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The working titles of this film were A Stone for Danny Fisher, Danny Fisher and Sing You Sinners. An off-Broadway play based on Harold Robbins' novel, written by Leonard Kantor, directed by Luther Adler and starring Phillip Pine as Danny, opened on October 21, 1954. In November 1953, Film Daily reported that Magnum Pictures had purchased the film rights to Robbins' novel, but Magnum's involvement with the completed project has not been determined. On February 27, 1955, New York Times announced that producer Hal Wallis had bought the screen rights to Robbins' novel for $25,000 and intended to produce it "as his first New York-filmed project, sometime next fall."
A January 1957 Los Angeles Examiner article erroneously reported that the film, at that time called Sing You Sinners, was based on an original story by Oscar Saul "about a young man whose father is a religious man and objects strenously to his son's career." Although both Saul and James Lee are listed by memos in the Hal Wallis Collection at the AMPAS Library, as having worked on the screenplay, the extent of their contribution to the final film, if any, has not been determined. The Wallis papers reveal that Robbins himself prepared a screen treatment of his novel, but the extent of his contribution to the completed script has also not been determined.
As noted by several reviews, some establishing details and characters in Robbins' novel were considerably changed for the film. In the book, "Danny Fisher" is a young Jewish boxer who lives in Brooklyn and becomes a gangster as he grows estranged from his father. The basic conflict between father and son was retained for the film, which was altered to showcase Elvis Presley's singing. Before the project was changed for Presley, Paul Newman, Ben Gazzara, Tony Curtis and John Cassavetes were considered for the role of Danny, with producer Hal Wallis especially hoping that Newman would accept, according to the Wallis papers. According to a November 1955 memo contained in the Wallis Collection, after Newman accepted the role of boxer Rocky Graziano for the 1956 M-G-M picture Somebody Up There Likes Me (see below), he decided against appearing in A Stone for Danny Fisher, as it was then called, because he felt the films would be too similar. According to items in Hollywood Reporter's "Rambling Reporter" column, Gerald O'Loughlin and Marlon Brando were also considered to play Danny. The Wallis files also reveal that in 1955, the company was contemplating asking Sidney Lumet to direct the project.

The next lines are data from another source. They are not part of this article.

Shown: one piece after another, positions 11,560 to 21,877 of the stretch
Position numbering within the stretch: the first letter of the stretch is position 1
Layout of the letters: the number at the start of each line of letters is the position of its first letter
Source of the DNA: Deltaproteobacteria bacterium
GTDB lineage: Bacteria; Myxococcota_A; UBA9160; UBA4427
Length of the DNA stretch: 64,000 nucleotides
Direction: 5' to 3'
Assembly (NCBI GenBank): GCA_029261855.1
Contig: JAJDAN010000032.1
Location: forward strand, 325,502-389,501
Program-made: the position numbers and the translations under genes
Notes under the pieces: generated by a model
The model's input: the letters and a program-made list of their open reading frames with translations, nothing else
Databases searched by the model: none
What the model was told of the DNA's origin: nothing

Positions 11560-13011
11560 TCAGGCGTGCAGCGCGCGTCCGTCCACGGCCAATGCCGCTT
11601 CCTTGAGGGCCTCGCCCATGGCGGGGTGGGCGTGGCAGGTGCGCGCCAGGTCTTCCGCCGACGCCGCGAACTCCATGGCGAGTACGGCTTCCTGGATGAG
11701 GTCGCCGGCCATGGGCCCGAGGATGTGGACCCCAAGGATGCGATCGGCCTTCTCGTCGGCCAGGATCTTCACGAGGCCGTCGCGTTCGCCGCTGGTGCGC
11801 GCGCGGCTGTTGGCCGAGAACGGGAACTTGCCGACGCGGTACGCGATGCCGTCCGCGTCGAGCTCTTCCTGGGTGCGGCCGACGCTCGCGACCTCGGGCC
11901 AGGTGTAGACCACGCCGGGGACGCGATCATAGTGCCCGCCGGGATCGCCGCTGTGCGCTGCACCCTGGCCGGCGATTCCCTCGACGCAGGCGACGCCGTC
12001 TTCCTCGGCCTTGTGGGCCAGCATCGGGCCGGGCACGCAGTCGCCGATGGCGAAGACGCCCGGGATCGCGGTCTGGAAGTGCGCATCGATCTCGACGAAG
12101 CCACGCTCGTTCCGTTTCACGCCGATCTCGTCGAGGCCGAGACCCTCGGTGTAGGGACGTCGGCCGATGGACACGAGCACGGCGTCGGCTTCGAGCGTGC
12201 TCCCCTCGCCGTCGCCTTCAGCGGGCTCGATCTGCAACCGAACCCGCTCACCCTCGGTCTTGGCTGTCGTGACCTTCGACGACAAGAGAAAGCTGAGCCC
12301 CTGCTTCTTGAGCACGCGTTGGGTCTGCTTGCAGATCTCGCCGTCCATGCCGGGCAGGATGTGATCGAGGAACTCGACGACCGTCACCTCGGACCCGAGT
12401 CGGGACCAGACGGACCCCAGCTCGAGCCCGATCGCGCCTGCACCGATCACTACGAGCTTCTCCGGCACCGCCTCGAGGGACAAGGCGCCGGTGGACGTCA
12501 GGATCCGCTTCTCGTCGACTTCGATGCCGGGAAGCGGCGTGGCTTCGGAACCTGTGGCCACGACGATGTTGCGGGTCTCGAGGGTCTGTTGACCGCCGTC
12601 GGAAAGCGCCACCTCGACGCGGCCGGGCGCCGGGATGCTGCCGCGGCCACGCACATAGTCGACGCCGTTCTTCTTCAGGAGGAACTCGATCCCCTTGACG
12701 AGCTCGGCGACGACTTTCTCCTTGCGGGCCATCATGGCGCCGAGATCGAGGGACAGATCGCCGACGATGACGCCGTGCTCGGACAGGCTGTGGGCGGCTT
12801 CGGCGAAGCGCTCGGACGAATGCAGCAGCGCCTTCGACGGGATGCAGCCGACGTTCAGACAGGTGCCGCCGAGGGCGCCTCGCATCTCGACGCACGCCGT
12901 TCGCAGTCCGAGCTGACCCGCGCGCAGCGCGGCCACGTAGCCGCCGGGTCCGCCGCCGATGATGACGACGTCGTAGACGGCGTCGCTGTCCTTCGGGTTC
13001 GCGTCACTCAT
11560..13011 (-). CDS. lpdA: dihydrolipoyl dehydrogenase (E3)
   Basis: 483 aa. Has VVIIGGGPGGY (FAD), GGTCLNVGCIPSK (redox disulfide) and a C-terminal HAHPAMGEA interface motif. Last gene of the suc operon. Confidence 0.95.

In March 1956, Los Angeles Times reported that Lizabeth Scott was "still pegged" for a role in the picture. According to information in the Wallis Collection, Wallis was concerned about the cost of casting Dean Jagger as "Mr. Fisher" and instead considered hiring either John McIntire or Sidney Blackmer for the role. Although studio press releases and Hollywood Reporter news items include Franklyn Farnum, Minta Durfee Arbuckle and Joe Besser in the cast, their appearance in the completed picture has not been confirmed. Modern sources include Blanche Thomas in the cast. Carolyn Jones was borrowed from Warner Bros. for the production, which was partially filmed on location in New Orleans, LA.